The indoor basketball and volleyball facility at Grand Park Sports Campus in Westfield has a new naming sponsor.
Pacers Sports & Entertainment announced Thursday that it had acquired the naming rights to what was formerly known as the Jonathan Byrd’s Fieldhouse.
Under the multiyear deal, the $10 million facility, which has eight hardwood courts for basketball and volleyball, will be called the Pacers Athletic Center.
The facility is owned by Klipsch-Card Group—the same group developing the Finch Creek Fieldhouse in Noblesville.
The terms of the deal were not disclosed, but Klipsch-Card Group co-founder Andy Card said it is an eight-year deal with an option to continue beyond that.
In addition to the naming rights, the arena will also become home to the Jr. NBA Pacers. In June, the facility will host one of eight U.S. Jr. NBA Regional Championships. The Jr. NBA tournament is for boys and girls teams ages 14 and under from around the world.
“Earlier this year we introduced ‘We Grow Basketball Here’ which is all about celebrating Indiana’s game and promoting growth of the sport wherever possible,” Pacers Sports & Entertainment President Rick Fuson said in a prepared statement. “Branding the fieldhouse at Grand Park as Pacers Athletic Center is a natural extension to help achieve this mission. It also underscores our commitment to youth basketball.”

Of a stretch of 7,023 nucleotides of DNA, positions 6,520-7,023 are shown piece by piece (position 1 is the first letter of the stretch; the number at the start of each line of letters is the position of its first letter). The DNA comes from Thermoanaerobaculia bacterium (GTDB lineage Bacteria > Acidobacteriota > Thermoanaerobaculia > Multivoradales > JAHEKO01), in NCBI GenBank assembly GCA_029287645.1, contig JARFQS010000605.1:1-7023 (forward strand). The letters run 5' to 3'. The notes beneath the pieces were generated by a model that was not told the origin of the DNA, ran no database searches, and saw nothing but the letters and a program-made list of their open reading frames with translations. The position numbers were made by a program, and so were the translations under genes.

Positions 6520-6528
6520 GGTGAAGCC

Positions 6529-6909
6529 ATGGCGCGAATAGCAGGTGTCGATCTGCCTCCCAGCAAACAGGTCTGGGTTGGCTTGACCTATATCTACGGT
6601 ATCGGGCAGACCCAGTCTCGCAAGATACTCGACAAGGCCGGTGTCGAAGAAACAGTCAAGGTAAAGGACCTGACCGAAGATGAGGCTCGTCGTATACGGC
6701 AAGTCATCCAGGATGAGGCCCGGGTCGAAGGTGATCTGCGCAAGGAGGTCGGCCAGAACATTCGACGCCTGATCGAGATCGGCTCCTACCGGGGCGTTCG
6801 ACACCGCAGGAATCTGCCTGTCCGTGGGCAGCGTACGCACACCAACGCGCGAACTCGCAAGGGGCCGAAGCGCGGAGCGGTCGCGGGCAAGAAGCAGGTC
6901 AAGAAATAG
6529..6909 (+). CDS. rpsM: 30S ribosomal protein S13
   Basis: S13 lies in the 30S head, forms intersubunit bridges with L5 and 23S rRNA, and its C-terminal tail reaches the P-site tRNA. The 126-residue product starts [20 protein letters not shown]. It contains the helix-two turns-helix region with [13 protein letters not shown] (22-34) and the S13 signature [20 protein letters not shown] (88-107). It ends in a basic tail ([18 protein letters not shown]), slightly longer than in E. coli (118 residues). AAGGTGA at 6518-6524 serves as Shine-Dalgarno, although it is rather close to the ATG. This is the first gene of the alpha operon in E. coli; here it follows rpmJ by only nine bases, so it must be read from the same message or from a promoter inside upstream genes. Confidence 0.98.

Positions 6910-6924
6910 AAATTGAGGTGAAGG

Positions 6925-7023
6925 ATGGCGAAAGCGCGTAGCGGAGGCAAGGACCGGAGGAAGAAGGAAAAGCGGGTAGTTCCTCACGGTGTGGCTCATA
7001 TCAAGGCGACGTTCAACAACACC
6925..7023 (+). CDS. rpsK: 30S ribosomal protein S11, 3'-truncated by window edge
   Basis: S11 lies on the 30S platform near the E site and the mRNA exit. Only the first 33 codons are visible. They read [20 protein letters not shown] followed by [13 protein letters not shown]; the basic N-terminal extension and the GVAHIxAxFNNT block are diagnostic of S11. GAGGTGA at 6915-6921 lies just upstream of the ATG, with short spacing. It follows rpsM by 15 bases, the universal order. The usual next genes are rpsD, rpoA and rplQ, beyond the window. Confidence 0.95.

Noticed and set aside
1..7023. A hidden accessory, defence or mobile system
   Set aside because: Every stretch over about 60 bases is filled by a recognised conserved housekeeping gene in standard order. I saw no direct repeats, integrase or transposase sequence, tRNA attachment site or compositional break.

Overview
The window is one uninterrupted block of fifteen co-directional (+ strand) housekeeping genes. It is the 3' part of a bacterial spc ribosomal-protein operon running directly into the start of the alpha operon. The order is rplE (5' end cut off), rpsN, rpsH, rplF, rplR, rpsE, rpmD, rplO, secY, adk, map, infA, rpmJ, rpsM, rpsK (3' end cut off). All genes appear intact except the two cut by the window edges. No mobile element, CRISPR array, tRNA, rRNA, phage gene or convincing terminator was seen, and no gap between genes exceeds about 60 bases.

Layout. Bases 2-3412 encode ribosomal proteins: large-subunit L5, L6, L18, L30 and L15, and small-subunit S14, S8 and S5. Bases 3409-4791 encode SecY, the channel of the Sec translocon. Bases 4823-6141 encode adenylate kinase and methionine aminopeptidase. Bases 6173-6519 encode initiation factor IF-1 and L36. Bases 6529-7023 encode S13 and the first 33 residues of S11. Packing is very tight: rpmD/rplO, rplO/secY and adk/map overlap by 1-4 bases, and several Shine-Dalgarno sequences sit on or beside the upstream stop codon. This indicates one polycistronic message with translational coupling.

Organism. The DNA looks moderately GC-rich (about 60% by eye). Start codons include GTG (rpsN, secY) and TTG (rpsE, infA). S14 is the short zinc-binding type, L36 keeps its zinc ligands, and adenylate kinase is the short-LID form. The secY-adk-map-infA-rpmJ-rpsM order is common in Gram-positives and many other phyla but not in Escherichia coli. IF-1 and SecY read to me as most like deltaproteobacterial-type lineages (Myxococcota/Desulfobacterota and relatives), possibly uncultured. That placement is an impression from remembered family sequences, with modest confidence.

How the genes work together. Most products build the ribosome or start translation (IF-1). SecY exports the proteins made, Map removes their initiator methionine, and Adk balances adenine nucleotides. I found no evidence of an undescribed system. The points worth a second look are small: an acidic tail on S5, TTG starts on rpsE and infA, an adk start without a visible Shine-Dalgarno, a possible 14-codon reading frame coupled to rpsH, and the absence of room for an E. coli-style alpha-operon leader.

Jonathan Byrd’s, which had agreed to a 10-year deal in July 2015 for the naming rights and concession stand and food court management at the fieldhouse, pulled away from its big role at Grand Park at the beginning of 2017.
Its name remained on the fieldhouse, but Klipsch-Card Group replaced the food court space with an esports center called Game On earlier this year.
Card said they negotiated a new deal with Jonathan Byrd’s about a year ago that kept the naming rights the same until a new sponsor was secured.
Card said that as Jonathan Byrd’s stopped doing business in other areas of the park, like the Grand Park Events Center, “it didn’t make sense for them to continue to have naming rights.”
“It just didn’t work out,” Card said. “We agreed to a new structured deal, and they’ve lived up to it.”